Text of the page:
The Burlington city races are gearing up now that the Democrats and Progressives have chosen their slate of candidates for March’s election. A key race is for mayor, with the incumbent facing a former city employee.
Burlington city Democrats held their caucus to choose candidates for mayor and city council on Sunday. Incumbent Mayor Miro Weinberger was unanimously endorsed to seek a second three-year term. “I think we’ve really made great progress with respect to our city’s finances. I think we’ve made great progress getting city projects moving again all over the city, getting our parks in better shape. And I think we restored some trust in city hall and our ability to help lead the community forward.”
Burlington’s incumbent mayor faces Progressive Steve Goodkind, retired director of the city's Public Works Department, who received his party's endorsement to seek the office. “I have five basic concepts that I’m running on. I think city government’s primary focus has to be on our neighborhoods and our communities in Burlington. I want to make sure they’re safe, they’re affordable, we have good public facilities, good schools. I think city government in Burlington needs to be completely revamped. It’s got a Byzantine type of structure. The next one is development. We have a developer turned mayor turned developer. I would try to develop jobs for Burlington. Rather than develop bricks and mortar, how about jobs?”
Weinberger says during his tenure, the airport bond rating adjustment and the Burlington Telecom settlement have improved the city’s credit rating and will save city residents money. He says he can continue to move the city forward. “The other choice on the ballot would be a return to some of the very leadership that created the problems that we’re just now emerging from. From my perspective, the overwhelming number of Burlingtonians came out and supported this direction through the PlanBtv process, through votes on Town Meeting Day to redevelop the waterfront - 70 percent of Burlingtonians. I don’t agree we should turn our back on this kind of progress.”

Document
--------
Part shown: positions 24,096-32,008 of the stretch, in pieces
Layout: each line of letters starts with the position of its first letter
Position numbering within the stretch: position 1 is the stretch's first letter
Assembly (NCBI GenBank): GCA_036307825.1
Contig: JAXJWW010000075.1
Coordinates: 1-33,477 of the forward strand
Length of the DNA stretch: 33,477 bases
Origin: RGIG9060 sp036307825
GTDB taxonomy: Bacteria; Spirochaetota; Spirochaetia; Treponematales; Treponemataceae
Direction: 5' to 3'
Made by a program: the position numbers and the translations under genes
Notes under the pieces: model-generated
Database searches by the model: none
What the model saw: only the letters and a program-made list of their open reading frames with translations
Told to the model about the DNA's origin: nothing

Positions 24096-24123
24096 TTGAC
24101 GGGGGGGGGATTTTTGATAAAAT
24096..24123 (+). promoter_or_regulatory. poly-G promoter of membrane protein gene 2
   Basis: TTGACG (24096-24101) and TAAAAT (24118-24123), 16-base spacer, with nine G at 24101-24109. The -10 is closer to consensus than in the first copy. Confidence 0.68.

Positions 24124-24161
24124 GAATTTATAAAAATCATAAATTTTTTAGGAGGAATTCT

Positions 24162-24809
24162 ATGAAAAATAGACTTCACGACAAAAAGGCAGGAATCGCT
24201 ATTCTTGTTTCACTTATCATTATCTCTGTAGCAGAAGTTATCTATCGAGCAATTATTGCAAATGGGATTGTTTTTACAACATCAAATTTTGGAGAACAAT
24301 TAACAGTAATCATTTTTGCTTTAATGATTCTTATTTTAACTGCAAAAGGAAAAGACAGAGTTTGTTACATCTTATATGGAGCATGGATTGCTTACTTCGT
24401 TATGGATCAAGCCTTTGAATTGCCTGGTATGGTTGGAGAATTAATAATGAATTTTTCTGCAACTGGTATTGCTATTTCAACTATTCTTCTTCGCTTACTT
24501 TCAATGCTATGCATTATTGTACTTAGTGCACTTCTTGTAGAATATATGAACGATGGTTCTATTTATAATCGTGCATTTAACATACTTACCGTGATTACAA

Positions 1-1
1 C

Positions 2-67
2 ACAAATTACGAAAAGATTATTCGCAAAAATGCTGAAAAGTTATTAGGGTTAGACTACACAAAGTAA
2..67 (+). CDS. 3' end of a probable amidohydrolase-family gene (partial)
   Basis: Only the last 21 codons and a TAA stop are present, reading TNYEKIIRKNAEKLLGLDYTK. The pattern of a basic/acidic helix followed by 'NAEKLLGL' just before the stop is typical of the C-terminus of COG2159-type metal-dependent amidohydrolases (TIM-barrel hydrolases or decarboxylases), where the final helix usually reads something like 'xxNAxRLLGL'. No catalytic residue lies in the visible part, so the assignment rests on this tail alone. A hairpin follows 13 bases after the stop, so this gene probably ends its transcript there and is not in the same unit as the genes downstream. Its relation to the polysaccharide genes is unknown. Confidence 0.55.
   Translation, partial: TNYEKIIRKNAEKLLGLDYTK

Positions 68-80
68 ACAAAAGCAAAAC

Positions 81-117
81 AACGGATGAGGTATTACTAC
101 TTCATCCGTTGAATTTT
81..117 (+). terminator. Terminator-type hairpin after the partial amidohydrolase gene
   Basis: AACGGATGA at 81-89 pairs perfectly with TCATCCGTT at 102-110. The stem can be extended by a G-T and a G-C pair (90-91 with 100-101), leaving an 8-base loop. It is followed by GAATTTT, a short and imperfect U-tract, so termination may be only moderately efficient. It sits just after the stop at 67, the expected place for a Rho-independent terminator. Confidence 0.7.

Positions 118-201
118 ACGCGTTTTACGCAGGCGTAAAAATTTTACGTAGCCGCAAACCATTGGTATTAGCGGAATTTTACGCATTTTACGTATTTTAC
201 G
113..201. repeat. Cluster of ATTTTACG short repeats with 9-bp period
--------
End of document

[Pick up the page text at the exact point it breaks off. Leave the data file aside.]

Middlebury College Political Science Chair Bert Johnson expects the direction of development in Burlington to be the major issue in the campaign. “Goodkind seems to be positioning himself to be much more cautious on development than Weinberger is. And of course Weinberger as a developer prior to the time he became mayor has hitched his cart to development in Burlington. So we’ve seen numerous development proposals, including the mall on Church Street and the Moran Plant. Weinberger continues to try to get those off the ground and get the fianaces in order in the city of Burlington.”
No Republican candidate has yet come forward in the mayoral race.
Voters will choose on Town Meeting Day on March 3.